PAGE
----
A shocking rise in physical incidents of violence, aggression and threats in Fife schools has led to a spike in staff absences, it has been claimed.
Statistics have revealed there were 970 “physical” incidents reported by the region’s education and children’s services in 2017/18, 45% more than the 672 recorded the previous year.
“Verbal” incidents over the same period went up from 173 in 2016/17 to 275 in 2017/18, although authorities have put the increases down to improved reporting methods.
However, it has emerged the number of staff absences in Fife said to be linked to physical and/or verbal violence has also more than doubled from six cases in 2017 to 16 last year.
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Councillor James Calder, Fife Liberal Democrat education spokesperson, said more must be done to improve the situation.
“It is unacceptable that any teachers face violence, let alone almost 1,000.
“It is deeply worrying that the numbers of staff facing a level of violence necessitating absence from work is also increasing.
“Fife Council needs to take action to address this trend and ensure our teachers are safe.”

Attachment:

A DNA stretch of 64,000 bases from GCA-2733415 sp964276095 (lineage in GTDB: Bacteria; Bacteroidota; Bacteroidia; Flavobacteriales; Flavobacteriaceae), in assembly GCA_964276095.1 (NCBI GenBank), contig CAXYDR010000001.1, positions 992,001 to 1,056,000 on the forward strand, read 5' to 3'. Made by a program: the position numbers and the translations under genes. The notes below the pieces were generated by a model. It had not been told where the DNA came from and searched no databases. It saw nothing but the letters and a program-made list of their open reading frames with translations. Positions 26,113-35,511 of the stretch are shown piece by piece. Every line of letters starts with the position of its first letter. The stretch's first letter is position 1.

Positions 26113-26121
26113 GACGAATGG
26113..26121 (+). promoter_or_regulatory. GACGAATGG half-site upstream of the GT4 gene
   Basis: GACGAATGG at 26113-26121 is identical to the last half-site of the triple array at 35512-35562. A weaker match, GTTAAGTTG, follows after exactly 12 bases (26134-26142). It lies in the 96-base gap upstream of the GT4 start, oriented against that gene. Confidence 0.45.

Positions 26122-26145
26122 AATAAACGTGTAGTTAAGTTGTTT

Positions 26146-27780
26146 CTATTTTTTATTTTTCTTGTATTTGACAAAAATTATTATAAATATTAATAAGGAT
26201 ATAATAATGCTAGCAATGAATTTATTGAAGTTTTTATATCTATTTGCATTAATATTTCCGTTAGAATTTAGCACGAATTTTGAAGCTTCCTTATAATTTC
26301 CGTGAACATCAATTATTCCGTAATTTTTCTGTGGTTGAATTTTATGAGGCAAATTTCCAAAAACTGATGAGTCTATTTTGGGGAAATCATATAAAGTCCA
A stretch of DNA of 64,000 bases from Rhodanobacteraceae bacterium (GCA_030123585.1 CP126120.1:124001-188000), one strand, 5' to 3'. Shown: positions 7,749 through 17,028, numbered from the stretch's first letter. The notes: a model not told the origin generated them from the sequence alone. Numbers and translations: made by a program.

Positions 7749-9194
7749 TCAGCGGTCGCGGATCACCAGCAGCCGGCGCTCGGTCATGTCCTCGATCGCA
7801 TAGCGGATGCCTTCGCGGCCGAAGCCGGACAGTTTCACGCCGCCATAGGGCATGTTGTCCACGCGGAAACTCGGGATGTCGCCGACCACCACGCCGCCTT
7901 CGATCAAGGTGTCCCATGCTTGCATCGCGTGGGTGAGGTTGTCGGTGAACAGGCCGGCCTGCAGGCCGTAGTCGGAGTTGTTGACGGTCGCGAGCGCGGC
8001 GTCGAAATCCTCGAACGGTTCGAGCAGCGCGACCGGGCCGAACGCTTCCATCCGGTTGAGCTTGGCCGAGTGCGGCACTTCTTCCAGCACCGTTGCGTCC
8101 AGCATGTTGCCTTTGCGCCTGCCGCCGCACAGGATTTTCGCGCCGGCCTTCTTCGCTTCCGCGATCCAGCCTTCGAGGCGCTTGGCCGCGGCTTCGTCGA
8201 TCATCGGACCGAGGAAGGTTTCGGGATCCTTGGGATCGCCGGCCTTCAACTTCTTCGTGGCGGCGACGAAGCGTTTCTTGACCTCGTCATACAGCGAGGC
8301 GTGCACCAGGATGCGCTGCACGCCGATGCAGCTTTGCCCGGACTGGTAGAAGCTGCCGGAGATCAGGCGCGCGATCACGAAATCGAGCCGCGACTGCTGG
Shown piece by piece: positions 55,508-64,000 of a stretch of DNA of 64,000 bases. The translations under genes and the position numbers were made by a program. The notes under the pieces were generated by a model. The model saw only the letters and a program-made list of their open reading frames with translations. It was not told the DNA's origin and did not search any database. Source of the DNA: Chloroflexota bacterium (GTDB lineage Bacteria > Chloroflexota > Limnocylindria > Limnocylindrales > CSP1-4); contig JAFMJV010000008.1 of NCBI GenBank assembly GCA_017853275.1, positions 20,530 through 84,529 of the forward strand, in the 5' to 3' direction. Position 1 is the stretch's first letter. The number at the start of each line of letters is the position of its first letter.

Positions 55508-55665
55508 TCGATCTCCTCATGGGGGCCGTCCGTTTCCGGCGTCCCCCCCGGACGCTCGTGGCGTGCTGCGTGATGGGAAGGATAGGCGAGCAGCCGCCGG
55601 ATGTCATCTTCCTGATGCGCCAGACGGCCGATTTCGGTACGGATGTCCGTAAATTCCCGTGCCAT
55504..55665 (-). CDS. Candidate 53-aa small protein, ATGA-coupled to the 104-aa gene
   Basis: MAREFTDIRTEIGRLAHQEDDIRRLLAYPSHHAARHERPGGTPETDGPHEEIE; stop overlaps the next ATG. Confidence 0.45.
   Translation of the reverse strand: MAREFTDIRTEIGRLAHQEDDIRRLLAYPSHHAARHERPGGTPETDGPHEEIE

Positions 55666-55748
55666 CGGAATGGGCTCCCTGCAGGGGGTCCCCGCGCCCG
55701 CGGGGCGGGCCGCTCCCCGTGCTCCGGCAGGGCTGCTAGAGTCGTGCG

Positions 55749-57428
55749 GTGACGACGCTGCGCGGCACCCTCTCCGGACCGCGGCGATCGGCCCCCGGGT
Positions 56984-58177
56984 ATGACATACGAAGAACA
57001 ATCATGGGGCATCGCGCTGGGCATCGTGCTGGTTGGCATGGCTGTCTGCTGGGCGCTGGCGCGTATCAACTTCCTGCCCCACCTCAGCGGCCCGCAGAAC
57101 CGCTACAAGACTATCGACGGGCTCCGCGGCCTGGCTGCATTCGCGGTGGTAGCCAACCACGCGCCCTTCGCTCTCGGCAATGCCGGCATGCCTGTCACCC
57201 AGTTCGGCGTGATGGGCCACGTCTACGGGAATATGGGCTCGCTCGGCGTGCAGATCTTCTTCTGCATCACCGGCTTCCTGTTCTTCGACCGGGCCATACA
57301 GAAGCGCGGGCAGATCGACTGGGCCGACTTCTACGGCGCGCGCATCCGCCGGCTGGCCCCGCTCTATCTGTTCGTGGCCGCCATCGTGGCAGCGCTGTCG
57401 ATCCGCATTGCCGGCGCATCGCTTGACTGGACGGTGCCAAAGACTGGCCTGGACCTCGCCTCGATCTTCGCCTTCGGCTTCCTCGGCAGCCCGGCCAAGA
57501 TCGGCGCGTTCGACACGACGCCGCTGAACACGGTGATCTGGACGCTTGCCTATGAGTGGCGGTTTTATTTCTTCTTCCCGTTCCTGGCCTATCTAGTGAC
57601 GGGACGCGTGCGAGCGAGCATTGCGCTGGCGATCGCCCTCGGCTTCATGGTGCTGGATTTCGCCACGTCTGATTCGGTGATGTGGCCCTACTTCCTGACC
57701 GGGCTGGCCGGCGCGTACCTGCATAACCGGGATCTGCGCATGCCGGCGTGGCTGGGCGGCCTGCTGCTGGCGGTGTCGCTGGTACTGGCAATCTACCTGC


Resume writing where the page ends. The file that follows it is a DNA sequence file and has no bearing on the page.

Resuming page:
His fears were echoed by Liberal Democrat colleague Jonny Tepp, who said the jump to 16 cases of staff absence is alarming.
“These are small numbers but they reflect the tip of the iceberg and show that the pressures on staff are increasing,” he said.
It is understood figures relating to the 2018/19 academic session in Fife schools will be published soon, and the issue was touched upon by the region’s Relationships and Behaviour Strategy Group earlier this week.
David Farmer, publicity officer for the EIS Fife union, said: “If you asked ‘What’s the biggest issue for teachers?’, a lot of teachers would be saying behaviour and violent incidents, both in terms of physical and verbal abuse.
“Because the reporting system has been in place for a while now, it certainly has made reporting easier and therefore, it’s reasonable to expect more reports to come in.
“But we’re also aware that a lot of incidents still go unreported for a variety of reasons, so our advice to members is to report it if you are involved in one and if it’s sufficiently serious, report it to the police.”
The issue came to the fore in September, when a teenage boy was charged by police after reportedly stabbing a female teacher in the neck with a pencil.
Shelagh McLean, head of education and children services at Fife Council, said the council treats any incidents involving staff seriously.
“My understanding is that this data refers to all posts, not solely teaching staff,” she pointed out.
“By working closely with trade unions and other professional bodies, we have mechanisms in place to reduce incidents and, where necessary, support any member of our staff who may be affected.”